Problems With Sperm Production

When sperm fails to be produced properly or at all, conception becomes virtually impossible. Reasons for improper sperm production vary. However, one of the main causes of infertility due to poor sperm production is varicocele.

It is estimated that as many as 40% of infertile men are affected by varicocele. Incidents of varicocele seem to be especially high with men experiencing secondary infertility. Varicocele is the presence of varicose veins around the testicles. It occurs when blood does not circulate properly out of the testicles. The increase in blood leads to a raise in temperature in the testicles. This causes abnormal testosterone levels which hinder the production and maturation of the sperm. Although varicocele can occur in both testicles, about 85% of the time it affects the left testicle.

While the majority of men are asymptomatic, in some instances a man may experience one or more of the symptoms associated with varicocele which include:

  • Pain in the testicle
  • A heavy feeling in the testicle
  • Visible shrinkage of the testicle(s)
  • An enlarged vein that is visible or found by touch
  • infertility

While large veins may be visible, medium sized veins can usually only be identified by feeling the area. Varicocele is often diagnosed by a doctor during a physical examination. However, smaller varicocele veins may require the use of a diagnostic device like an ultrasound. A sperm analysis may also indicate varicocele. Men affected by this type of varicose vein will usually produce sperm that is underdeveloped, damaged, dying or dead.

Treatment of varicocele depends on the severity of the veins. For men who have a mild case and are experiencing no symptoms, using an athletic support or wearing close-fitting underwear is usually sufficient to provide support to the scrotum, thereby managing the problem.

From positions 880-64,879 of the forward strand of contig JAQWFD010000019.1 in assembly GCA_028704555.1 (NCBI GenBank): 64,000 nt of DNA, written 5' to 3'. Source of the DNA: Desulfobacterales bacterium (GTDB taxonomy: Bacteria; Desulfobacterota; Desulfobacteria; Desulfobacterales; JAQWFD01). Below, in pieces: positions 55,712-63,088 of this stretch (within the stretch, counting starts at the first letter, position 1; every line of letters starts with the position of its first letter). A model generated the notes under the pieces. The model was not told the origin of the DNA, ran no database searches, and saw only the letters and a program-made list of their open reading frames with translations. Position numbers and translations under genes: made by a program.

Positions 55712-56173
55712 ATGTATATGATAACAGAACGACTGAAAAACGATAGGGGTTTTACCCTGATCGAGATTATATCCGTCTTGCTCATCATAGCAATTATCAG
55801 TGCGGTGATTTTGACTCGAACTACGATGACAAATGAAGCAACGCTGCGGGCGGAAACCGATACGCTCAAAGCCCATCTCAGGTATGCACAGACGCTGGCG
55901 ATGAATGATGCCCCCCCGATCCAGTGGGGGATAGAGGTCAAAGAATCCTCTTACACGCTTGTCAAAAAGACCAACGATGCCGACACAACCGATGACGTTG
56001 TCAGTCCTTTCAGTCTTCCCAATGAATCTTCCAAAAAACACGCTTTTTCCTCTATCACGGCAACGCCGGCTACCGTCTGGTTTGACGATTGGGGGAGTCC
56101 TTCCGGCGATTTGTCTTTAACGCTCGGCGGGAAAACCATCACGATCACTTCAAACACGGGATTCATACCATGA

Surgical options are available for those men who are having pain, are experiencing infertility or have testicular damage caused by varicocele. Although a recurrence of the varicose veins will happen to approximately 5% to 20% of men, at least half the men who have surgery for varicocele are able to conceive a child within a year.

Certain infections can hamper sperm production in men. Contracting mumps after puberty may seriously affect a man’s ability to make sperm. The illness can destroy the sperm-producing cells in the testicles thereby hindering the production of sperm. In the majority of cases, only one testicle is affected. However, approximately 30% of men infected with mumps after puberty will suffer permanent sterility because of the illness.

Prostatitis, an infection of the prostate, can also affect the production of healthy sperm although this tends to only be temporary. With proper antibiotic treatment for the infection, prostatitis will clear up, allowing sperm production to return to normal.

Serious trauma to the testicles can permanently affect the production of sperm and possibly make a man sterile. Damage done through sports or by accident can lead to a rupturing of the vessels that supply blood to the testicles. This cuts off the oxygen supply to the sperm-producing cells, forcing them to die off. When a serious injury occurs to the testicles, immediate surgery is necessary to salvage a man’s ability to produce healthy sperm.

Additionally, surgery to correct an undescended testicle or repair a hernia may cause a reduction in blood supply to the testicles. This can also lead to damage of a man’s sperm producing capabilities.

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